What do you get when you combine some circuitry, an electronic circuit board, coding know-how, and tinkering skills together?
A dancing robot, of course! Our fourth graders embarked on a brand new robotics and programming unit this year. They assembled their own circuits with servos, attached them to Adafruit’s Circuit Playground Express (named after the first computer programmer, Ada Lovelace), and housed the entire setup in a cardboard box for the body of the robot. Using Microsoft’s MakeCode, the students coded their robots to perform dances – complete with lights and sounds!
In coding, we learned about an important computer programming principle called DRY: “Don’t Repeat Yourself”. In first and third grade, our students learned how to use loops to “DRY up” their code. In fourth grade, our students learned about the powerful use of functions.
Functions are containers for code or sets of instructions that can be called upon in the main program. We first declared and defined functions to make the servos (and the wheels attached to them) move in various different directions. Then the students created dance functions whereby they called on the movement functions. Some students accidentally discovered that you can have a function call itself (i.e., recursion). But let’s not get too complicated!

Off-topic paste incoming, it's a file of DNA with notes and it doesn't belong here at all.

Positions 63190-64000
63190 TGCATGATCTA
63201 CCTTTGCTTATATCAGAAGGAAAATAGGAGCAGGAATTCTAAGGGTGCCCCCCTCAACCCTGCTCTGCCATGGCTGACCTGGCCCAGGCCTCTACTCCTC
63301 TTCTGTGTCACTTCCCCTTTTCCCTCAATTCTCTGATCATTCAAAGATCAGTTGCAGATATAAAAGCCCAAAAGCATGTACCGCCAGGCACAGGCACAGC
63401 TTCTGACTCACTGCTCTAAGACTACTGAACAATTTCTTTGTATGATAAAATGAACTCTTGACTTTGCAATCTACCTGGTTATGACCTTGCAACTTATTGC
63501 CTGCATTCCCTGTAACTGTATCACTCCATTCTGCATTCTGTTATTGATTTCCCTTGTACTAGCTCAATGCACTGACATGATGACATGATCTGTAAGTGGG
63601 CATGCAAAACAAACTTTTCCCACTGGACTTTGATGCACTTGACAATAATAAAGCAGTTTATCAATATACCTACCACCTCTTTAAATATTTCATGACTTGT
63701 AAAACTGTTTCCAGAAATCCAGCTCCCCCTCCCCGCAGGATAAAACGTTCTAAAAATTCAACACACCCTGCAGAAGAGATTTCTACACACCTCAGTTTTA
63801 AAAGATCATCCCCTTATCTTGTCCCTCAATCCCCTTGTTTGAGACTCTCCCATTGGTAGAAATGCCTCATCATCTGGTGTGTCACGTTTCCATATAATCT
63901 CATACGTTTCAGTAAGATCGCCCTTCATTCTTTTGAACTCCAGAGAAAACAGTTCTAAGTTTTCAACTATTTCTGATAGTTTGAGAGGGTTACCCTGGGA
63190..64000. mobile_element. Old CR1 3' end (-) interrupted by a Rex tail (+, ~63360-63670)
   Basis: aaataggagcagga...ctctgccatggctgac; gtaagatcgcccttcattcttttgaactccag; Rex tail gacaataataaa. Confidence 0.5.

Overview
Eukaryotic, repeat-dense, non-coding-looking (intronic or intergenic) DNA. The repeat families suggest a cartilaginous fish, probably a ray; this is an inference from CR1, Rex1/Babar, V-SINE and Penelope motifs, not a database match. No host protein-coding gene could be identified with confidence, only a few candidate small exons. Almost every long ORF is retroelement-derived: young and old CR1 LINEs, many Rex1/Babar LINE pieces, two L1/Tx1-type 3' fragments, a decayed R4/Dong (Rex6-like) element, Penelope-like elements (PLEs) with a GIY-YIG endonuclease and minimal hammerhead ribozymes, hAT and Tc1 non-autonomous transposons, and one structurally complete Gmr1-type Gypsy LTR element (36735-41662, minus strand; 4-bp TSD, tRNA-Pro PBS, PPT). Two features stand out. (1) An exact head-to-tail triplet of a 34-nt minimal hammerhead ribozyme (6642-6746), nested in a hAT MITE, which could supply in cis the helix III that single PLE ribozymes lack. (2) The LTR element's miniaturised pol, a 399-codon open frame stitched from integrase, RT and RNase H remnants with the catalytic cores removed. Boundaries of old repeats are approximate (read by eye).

After declaring and defining their dance functions, students learned about events and event handlers. Event handlers take in input and cause an event to happen. With the Circuit Playground Express, students can use the light and sound sensors, as well as buttons, to cause an event (i.e., dance) to occur by calling the dance function using the even handler.
Before spring break, the students tested out and debugged their programs! [Do you know where the terms computer “bug” and “debugging” come from? Ask a fourth grader! They’ll tell you about Grace Hopper, a very important figure in computer history.]
After spring break, fourth graders were as busy as bees in the MakerSpace in the school library, putting the extra finishing touches on their dancing robots. You can see their handiwork in the display cases right outside the MakerSpace.
Here are some photos of our robotics work!